Autumn is a time of unparalleled beauty on the west coast of Canada. The mixed forests of deciduous and coniferous trees become a patchwork of red, yellow, orange and green. I was fortunate to be out with my camera on a day that also included a dusting of snow in the mountains. I thoroughly enjoyed chasing the light and Fall colours. Click on a photo to see a larger version and use the left and right keys to scroll through the gallery.
Joffre Lakes is a beautiful hike that passes three lakes with turquoise blue water. The colour is caused by ‘rockflour’ or glacial silt that is suspended in the water and reflects blue and green wavelengths of sunlight. At the upper lake you get an impressive view of the Matier glacier and Slalok mountain which is 8704 feet high. Hikers need to obtain a day use pass and will be turned away if they don’t have one. Click on each of the photos below to see a larger version. If you click on the square in the top right hand corner of the image, the photo is displayed on a dark black background.
Today I hiked to the top of the 2nd Peak of the Stawamus Chief in Stawamus Chief Provincial Park. All hikers must obtain a day use pass, which is an attempt by BC Parks to manage visitation levels in the more popular parks. The granite cliffs are world famous for their climbing and also a nesting area for Peregrine Falcons. After climbing a steep trail, chains and a ladder, which felt like two hours on a StairMaster, I was rewarded with incredible views of Howe Sound, the Squamish area, and Garibaldi Provincial Park. I shared my lunch with a chipmunk and a Steller’s Jay. On the top of the peak pine trees grow on the granite and it’s a very fragile ecosystem. Due to the fact that we’ve received very little rainfall for the last forty days the pine trees didn’t look very healthy. Thankfully, there is some rain in the weather forecast for this weekend. Click on a photo in the gallery to see a larger version.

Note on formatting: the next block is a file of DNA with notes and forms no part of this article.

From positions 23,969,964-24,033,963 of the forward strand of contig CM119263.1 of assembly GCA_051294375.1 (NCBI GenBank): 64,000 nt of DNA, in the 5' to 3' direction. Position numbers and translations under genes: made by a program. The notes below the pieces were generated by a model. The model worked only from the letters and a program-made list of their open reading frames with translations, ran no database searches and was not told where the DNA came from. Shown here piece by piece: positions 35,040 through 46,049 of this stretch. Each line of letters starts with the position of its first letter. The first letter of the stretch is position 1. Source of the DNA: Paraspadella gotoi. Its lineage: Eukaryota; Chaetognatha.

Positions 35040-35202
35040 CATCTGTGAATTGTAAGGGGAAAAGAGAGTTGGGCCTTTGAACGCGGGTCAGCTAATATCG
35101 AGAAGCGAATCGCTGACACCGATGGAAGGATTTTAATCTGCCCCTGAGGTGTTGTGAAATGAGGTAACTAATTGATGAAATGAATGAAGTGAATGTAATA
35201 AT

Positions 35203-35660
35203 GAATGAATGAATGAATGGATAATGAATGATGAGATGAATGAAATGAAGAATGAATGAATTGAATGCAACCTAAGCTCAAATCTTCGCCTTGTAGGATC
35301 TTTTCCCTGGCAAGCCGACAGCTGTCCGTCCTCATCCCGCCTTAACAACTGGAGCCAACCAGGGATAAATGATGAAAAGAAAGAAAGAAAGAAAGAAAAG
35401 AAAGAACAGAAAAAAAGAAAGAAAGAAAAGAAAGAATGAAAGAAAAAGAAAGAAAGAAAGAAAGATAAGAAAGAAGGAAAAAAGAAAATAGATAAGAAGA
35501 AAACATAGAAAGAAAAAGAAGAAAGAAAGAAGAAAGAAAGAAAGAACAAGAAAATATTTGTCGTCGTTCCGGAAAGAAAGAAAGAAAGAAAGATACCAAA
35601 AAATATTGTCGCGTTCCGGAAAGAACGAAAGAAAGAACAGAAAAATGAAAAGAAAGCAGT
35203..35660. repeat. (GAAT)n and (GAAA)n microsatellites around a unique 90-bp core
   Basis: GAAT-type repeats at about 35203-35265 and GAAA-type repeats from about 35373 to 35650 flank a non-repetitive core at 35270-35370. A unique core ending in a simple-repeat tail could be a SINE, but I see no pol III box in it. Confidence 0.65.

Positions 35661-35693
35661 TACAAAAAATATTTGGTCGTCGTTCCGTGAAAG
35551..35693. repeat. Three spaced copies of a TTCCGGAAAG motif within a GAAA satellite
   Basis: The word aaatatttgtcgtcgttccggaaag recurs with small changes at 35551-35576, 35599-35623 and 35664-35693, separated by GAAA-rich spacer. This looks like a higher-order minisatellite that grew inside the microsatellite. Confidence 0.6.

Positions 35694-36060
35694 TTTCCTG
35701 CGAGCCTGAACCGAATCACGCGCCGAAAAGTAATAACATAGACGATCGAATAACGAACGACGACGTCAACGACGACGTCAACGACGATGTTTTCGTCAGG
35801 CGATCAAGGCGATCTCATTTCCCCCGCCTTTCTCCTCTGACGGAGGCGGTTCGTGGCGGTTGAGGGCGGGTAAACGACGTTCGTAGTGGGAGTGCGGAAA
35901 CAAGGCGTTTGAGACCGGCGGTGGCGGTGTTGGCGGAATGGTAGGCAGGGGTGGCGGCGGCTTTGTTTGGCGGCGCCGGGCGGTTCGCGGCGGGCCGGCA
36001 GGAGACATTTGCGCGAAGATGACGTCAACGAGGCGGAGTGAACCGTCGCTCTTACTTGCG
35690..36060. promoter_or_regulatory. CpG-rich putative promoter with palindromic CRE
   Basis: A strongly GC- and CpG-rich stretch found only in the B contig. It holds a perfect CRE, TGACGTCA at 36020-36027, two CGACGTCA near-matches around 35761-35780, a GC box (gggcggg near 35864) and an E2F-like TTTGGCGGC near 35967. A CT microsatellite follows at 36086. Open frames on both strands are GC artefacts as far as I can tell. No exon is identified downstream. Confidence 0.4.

It was very warm and smoky, but I enjoyed camping for a week in Banff National Park. At Lake Louise I hiked up to the Plain of Six Glaciers viewpoint, which is past the tea house and a great place to eat your lunch. In my photo below you can see Mount Lefroy on the left and Mount Victoria on the right. In the middle is Abbot Pass which was named after Philip Stanley Abbot who was an experienced climber who died in 1896 trying to be the first climber to ascend Mount Lefroy. He was the first climbing fatality in North America. It’s hard to see in the photo, but at the top of Abbot Pass is the Abbot Pass hut which was built in 1922 by Swiss guides working for the Canadian Pacific Railway as a base for mountaineers. The route up the pass is known as the Deathtrap because of its exposure to avalanches and crevasses.
Lawren S. Harris was a painter and a member of the Group of Seven. He did abstract work of Lake Superior, the Rocky Mountains, and the Arctic. One of my favourite paintings is one he did of Mount Lefroy in 1930 which is part of the McMichael Canadian Art Collection.
” When I first saw the mountains, travelled through them, I was most discouraged. Nowhere did they measure up to the advertising folders, or to the conception these had formed in my mind’s eye. But, after I became better acquainted with the mountains, camped and tramped and lived among them, I found a power and majesty and a wealth of experience at nature’s summit which no travel-folder ever expressed.” Lawren S. Harris